California governor signs law to protect warehouse workers

Texas News Today

FILE PHOTO: California Governor Gavin Newsom appears at the Democratic Party of California headquarters on September 14, 2021 in Sacramento, California after the completion of the call elections. Reuters / Fred Greaves

September 23, 2021

(Reuters) – California Governor Gavin Newsom on Wednesday signed a bill banning warehouse workers like Amazon.com Inc. from setting productivity quotas, the first of its kind in the United States.

The new rules expose employees and government agencies to productivity quotas for all companies that use warehouse work, prohibiting employees from taking breaks and toilet breaks, threatening their health and safety. The governor’s office said it sought to ban the use of exposed algorithms.

This month, the California Senate approved the bill with a vote of 26-11.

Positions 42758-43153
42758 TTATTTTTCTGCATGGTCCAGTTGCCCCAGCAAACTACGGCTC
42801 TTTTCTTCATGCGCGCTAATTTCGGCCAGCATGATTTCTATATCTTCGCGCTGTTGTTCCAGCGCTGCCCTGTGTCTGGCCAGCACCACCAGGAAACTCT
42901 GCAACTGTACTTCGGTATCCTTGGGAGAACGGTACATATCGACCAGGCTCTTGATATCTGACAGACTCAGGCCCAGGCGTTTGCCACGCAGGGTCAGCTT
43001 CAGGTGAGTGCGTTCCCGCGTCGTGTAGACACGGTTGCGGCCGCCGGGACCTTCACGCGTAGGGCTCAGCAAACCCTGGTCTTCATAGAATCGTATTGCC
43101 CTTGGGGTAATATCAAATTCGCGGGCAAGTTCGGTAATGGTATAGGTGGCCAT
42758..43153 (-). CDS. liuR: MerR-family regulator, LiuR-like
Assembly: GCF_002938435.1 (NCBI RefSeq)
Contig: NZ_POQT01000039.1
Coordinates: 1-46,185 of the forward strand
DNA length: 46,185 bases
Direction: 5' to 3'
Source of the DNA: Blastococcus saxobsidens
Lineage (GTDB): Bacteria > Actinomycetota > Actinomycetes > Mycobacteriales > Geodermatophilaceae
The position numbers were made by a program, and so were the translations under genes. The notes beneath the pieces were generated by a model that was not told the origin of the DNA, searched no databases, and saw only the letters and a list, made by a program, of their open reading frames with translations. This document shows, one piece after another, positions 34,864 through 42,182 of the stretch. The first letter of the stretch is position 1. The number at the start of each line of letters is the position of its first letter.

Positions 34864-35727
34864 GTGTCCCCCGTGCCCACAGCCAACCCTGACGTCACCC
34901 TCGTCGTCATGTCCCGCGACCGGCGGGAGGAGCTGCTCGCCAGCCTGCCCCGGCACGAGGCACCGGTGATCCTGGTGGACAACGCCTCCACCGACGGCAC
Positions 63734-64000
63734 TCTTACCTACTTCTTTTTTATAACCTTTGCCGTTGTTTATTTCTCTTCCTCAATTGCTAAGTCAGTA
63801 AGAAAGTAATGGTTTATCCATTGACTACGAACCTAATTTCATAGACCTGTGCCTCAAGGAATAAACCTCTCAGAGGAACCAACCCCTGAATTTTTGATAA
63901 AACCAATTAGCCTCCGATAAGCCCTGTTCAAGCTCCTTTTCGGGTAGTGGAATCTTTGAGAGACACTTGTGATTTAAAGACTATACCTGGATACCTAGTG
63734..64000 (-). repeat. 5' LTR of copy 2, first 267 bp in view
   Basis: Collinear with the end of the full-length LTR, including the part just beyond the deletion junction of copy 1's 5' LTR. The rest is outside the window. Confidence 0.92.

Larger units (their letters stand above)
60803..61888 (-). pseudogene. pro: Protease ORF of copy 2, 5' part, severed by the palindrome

“We cannot allow businesses to make more money than people can,” Newsom said in a statement signing the bill.

“The law guarantees that workers will not be fired or retaliated for failing to meet unsecured quotas.”

Newsom’s office did not select a company in the statement, but the New York Times reported that the bill was written in response to the high rate of injuries at Amazon’s warehouses.

According to a survey, Amazon employees were nearly twice as likely to be seriously injured last year as compared to other warehousing industries, the newspaper reported.

Amazon did not immediately respond to a request for comment.

“The hard-working warehouse workers who support us in these unprecedented times continue to suffer injuries and penalties as a result of exploitative actions that violate basic health and safety. You don’t have to,” Newsom said.

The California Retailers Association expressed disappointment with Newsom’s signing of the bill, saying it “exacerbates current supply chain problems, increases the cost of living for all Californians, and eliminates high-paying jobs.” ..

(Reporting by Kanishk Singh and Aakriti Sharma in Bangalore, edited by Clarence Fernandez and Robert Birsel)

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